Thursday, March 25, 2010

Blaming the victim in a local news story

In a small town in Northern Ontario, there was a sexual assault that has "left a town in shock" (because sexual assault is so rare). A teenage boy went for a walk with a friend and sexually assaulted her.

The news story led with a resident who said "If it's true, I'm disgusted"

If it's true? Really? Is that how we want to talk about these things? I am so annoyed right now. Every time I hear something implying that a rape victim could be lying about what happened to them, I worry that more rapes will go unreported. False reports are extremely rare, more often the victim recants because of the court systems or allegations are just not prosecuted because of the he-said she-said thing.

Then, the news story went on to talk about underage drinking and warned girls to use the buddy system. More implicit victim blaming. Even if she didn't lie about it, she should have stayed sober and should never have left the house with a boy- even one that she knew. In all seriousness, as far as she knew she was using the "buddy system."

If a news story is presented on a similar topic, programs need to make sure that they are not blaming or shaming the victim. She has been through enough.


  1. So would you prefer guilty until proven innocent?

  2. Is that the only alternative?

  3. If we want to have innocent until proven guilty, why do we immediately find the woman guilty of doing something wrong or assume that she's lying? Amazing how women always are entreated to change - why don't men change their behavior? Why don't men stop raping? Why don't men take responsibility for their actions? Is that so hard?

  4. Re: "So you would you prefer guilty until proven innocent?"

    This question is misleading. Of course the SUSPECT is innocent until proven guilty. The point Ms. Marx seems to be making, however, is that when it comes to reports of rape, people are suspicious of whether a crime was even COMMITTED in the first place.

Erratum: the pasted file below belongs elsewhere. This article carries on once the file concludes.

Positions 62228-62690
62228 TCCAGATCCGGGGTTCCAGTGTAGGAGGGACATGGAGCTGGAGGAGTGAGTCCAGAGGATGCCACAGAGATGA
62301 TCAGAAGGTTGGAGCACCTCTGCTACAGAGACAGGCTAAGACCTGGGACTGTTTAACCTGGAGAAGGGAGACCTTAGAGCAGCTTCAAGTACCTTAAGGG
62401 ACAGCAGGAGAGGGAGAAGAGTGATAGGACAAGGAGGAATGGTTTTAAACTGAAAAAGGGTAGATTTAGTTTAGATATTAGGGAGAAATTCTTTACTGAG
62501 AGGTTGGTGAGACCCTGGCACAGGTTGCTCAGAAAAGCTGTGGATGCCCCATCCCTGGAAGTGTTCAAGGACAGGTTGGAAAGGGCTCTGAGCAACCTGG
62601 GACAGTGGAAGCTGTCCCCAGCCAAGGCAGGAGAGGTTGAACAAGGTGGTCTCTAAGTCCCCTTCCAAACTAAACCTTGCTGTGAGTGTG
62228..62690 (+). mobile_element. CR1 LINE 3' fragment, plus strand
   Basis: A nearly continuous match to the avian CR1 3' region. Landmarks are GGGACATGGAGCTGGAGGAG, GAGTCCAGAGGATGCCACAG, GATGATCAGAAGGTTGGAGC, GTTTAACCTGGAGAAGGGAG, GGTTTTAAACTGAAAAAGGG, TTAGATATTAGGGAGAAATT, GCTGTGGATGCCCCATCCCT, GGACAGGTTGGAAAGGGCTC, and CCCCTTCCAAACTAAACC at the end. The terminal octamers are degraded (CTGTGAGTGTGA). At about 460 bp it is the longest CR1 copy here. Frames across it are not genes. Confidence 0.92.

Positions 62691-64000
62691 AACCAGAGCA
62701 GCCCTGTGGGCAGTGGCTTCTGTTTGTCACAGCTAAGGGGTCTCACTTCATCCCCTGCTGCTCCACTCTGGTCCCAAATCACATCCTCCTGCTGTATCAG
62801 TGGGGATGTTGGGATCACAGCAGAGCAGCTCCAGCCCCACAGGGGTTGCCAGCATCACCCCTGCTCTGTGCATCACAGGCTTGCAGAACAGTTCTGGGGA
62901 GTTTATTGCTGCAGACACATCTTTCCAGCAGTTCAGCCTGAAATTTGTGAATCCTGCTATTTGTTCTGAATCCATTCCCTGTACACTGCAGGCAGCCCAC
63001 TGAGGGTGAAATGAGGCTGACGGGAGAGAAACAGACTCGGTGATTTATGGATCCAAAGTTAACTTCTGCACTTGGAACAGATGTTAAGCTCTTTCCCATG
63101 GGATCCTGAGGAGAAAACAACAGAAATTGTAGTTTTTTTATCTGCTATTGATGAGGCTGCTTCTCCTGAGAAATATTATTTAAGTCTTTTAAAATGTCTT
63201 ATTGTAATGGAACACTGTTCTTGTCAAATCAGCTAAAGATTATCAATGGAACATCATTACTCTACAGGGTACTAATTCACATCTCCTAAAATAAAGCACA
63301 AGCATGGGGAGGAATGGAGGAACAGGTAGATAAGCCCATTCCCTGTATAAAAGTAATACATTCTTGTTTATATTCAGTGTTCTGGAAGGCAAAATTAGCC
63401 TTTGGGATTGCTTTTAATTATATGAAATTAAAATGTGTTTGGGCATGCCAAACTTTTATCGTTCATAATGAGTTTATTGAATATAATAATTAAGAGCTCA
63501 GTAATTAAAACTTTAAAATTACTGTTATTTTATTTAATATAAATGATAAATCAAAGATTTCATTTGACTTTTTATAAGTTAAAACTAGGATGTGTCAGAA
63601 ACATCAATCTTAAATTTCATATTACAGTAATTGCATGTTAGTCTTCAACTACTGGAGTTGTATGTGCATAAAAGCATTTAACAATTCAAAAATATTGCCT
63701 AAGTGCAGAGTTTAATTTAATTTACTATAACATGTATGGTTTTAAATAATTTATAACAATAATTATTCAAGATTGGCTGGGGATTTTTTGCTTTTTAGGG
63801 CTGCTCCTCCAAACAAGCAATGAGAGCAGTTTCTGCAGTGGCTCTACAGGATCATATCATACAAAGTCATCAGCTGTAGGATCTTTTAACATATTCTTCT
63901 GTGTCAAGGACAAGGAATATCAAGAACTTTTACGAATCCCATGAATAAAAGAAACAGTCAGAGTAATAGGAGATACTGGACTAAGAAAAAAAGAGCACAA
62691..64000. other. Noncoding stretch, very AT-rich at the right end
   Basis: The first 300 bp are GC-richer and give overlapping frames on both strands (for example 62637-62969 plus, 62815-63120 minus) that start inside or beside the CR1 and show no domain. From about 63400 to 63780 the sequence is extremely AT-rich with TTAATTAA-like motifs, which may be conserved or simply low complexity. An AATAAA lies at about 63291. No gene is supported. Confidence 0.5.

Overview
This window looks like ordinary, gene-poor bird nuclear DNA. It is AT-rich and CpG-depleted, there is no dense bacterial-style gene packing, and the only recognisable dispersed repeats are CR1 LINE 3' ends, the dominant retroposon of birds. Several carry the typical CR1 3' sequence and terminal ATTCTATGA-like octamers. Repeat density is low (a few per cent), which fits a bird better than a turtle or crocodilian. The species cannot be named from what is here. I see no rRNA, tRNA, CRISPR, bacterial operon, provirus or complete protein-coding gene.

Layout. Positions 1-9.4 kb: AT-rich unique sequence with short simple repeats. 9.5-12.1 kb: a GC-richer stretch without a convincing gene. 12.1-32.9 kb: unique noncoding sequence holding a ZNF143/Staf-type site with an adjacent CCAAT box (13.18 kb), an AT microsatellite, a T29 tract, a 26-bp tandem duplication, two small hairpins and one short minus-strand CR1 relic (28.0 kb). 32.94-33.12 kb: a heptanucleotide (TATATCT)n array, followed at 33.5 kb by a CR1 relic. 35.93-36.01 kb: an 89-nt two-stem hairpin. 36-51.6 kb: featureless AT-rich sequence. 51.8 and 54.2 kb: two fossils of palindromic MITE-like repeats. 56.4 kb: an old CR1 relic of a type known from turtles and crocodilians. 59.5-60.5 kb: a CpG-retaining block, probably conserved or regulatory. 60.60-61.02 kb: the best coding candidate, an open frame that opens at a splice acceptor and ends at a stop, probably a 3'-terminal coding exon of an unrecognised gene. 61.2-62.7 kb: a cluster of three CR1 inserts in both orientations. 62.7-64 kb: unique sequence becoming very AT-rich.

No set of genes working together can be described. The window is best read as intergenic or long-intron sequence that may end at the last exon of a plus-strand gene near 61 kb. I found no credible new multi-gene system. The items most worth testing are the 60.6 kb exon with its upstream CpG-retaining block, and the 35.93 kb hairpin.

To make a comparison to robbery, it would be like the reporter walking up to a random person on the street, and saying, "a bank was robbed today," and for the person to respond, "Well, if it's true, I'm disgusted."

    That would be a pretty odd response. Most people would take a news reporter's claim that a robbery OCCURRED to be a given, regardless of whether they believe the persons accused are actually innocent or guilty.

    With rape, however, there always exists the initial suspicion that what a woman claims happened did not occur. Some of this may be due to the nature of the crime itself -- it could have happened with having no outwardly visible signs (unlike a robbery), and it may be reported much later than when the event occurred. But I do think that in these cases, that whatever the physical and other evidence eventually reveals, one must first and foremost take a report of a rape seriously and assume it to be true first.

    Obviously I believe medical experts and law enforcement officials do this everyday, to their credit. The problem is that the public at large does not seem to be willing to believe such accusations without harboring some sort of suspicion.